SINGAPORE: The Singapore government is expected to record an overall surplus of S$3.9bil for financial year 2013, higher than the surplus of S$2.4bil budgeted a year ago.
Some expenditures were lower than expected. For instance, there were unexpected delays in the building of the Downtown Line due to the insolvency of one of the contractors, said Deputy Prime Minister and Finance Minister Tharman Shanmugaratnam, as he delivered the Budget statement in Parliament yesterday.
Revenues were also boosted by higher vehicle quota premium collections.
This was because more replacement Certificates of Entitlement (COEs) were issued, as there were more vehicles being deregistered than expected.
More commercial vehicles were also renewed, contributing to the rise in vehicle quota premium collections.
Stamp duty collections also did not fall as much as expected, Tharman added.
He said that the stronger fiscal surplus in the 2013 financial year was mainly due to “cyclical factors,” adding that they would not last and Singapore should see a tighter budget position in the coming years.
The Singapore economy grew 4.1% last year, up from 1.9% in 2012.
The global outlook this year was “uncertain,” said Tharman, although he said the odds were against a sharp global slowdown .
He said the government would also introduce “targeted enhancements” to help local companies expand into overseas markets.
First, it will allow companies to borrow more money from the Internationalisation Finance Scheme, which provides loans to companies expanding abroad. The maximum loan quantum under the programme will rise from the current S$15mil to S$30mil.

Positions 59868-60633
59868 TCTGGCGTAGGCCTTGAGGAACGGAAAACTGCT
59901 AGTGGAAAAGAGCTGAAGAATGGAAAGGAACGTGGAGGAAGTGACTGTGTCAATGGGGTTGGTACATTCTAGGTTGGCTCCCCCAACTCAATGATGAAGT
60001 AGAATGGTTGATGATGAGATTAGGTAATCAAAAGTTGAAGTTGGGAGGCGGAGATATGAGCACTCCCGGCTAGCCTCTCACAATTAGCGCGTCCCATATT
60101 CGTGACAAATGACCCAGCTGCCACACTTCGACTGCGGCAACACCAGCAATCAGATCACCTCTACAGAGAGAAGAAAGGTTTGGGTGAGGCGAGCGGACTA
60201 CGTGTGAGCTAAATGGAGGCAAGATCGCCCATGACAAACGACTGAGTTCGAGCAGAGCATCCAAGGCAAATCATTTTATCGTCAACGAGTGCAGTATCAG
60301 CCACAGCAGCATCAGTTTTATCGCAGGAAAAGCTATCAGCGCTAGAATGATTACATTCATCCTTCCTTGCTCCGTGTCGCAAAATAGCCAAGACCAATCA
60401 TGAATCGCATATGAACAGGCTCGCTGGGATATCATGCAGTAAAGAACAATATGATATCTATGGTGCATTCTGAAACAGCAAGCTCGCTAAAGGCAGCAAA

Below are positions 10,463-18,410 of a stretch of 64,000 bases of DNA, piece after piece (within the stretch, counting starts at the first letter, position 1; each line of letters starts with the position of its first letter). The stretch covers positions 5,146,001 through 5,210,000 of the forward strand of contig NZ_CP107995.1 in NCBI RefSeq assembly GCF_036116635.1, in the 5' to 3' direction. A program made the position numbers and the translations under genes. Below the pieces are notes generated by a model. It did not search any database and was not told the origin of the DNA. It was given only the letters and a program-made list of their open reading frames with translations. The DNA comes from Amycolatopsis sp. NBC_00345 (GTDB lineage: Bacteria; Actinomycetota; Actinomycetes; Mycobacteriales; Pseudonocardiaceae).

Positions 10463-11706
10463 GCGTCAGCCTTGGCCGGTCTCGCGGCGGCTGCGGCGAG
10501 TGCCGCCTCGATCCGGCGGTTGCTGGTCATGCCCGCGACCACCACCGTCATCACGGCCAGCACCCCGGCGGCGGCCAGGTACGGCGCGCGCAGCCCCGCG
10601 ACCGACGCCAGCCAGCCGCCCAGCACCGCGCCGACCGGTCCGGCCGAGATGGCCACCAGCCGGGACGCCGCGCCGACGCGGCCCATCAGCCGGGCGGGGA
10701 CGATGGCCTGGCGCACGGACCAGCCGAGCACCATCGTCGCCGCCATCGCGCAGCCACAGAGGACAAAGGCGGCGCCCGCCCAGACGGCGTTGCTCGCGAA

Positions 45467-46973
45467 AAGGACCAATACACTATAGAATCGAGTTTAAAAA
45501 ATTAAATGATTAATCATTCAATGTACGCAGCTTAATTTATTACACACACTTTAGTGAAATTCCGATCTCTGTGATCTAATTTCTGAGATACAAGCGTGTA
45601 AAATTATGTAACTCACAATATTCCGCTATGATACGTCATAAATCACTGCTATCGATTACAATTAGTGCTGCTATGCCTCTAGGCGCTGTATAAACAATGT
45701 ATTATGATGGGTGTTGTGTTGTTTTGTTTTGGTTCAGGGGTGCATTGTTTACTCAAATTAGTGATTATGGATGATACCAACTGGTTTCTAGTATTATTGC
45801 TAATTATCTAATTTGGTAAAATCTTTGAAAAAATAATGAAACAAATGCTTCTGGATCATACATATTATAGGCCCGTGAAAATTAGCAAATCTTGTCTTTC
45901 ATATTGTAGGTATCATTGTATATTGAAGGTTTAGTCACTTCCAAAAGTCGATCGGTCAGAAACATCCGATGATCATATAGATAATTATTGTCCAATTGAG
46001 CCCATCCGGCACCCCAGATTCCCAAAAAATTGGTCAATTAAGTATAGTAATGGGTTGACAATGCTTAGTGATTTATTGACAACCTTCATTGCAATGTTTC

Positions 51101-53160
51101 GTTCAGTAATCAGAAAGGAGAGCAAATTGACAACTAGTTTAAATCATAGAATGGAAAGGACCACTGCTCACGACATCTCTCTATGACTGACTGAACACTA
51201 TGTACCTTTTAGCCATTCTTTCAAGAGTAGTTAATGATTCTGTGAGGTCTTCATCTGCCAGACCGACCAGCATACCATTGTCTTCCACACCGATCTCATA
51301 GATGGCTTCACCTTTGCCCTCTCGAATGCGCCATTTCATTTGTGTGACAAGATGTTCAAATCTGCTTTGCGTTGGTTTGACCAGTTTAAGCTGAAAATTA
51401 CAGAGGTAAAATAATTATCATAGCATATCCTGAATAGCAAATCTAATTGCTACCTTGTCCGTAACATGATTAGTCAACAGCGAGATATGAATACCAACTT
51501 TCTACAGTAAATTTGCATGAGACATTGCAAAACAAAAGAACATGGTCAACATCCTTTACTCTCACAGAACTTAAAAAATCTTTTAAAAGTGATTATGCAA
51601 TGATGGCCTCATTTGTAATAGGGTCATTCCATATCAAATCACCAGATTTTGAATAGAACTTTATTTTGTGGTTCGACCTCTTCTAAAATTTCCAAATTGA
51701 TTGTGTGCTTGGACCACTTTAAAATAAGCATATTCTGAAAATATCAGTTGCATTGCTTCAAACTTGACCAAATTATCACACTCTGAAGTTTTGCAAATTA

The programme is now expected to disburse up to S$500mil in loans over the next two years for companies pursuing internationalisation.
In addition, the government will enhance the Global Company Partnership Programme. It will raise the support level for pilot and test-bedding projects from 50% to 70%, to help companies to develop new products to break into overseas markets and to establish track records.
The government will also expand the scope of support for staff attachments overseas.
Tharman said about 200 companies should benefit from these measures over the next two years.
On property, Tharman said it was still too early for the government to relax its property cooling measures, given the increase in home prices in the last four years.
The government would continue to monitor the real estate market and adjust its measures when necessary, he added.
He said the government had been concerned about property prices, which have risen strongly in recent years.
The successive rounds of market-cooling measures were working, with both the HDB resale and private residential prices stabilising, Tharman added.
“We are not engineering a hard landing,” he said.
“But neither are we able to eliminate cycles in the property market, with upswings in prices in some years followed by corrections.”
Addressing complaints by business about rising costs including property rents, Tharman noted that companies had faced rising rental expenses in the last few years, especially in industrial space.
But he said that a very large quantity of industrial and shop space was entering the market, and should have a moderating influence on property prices and rents over the next few years. – Straits Times/Asia News Network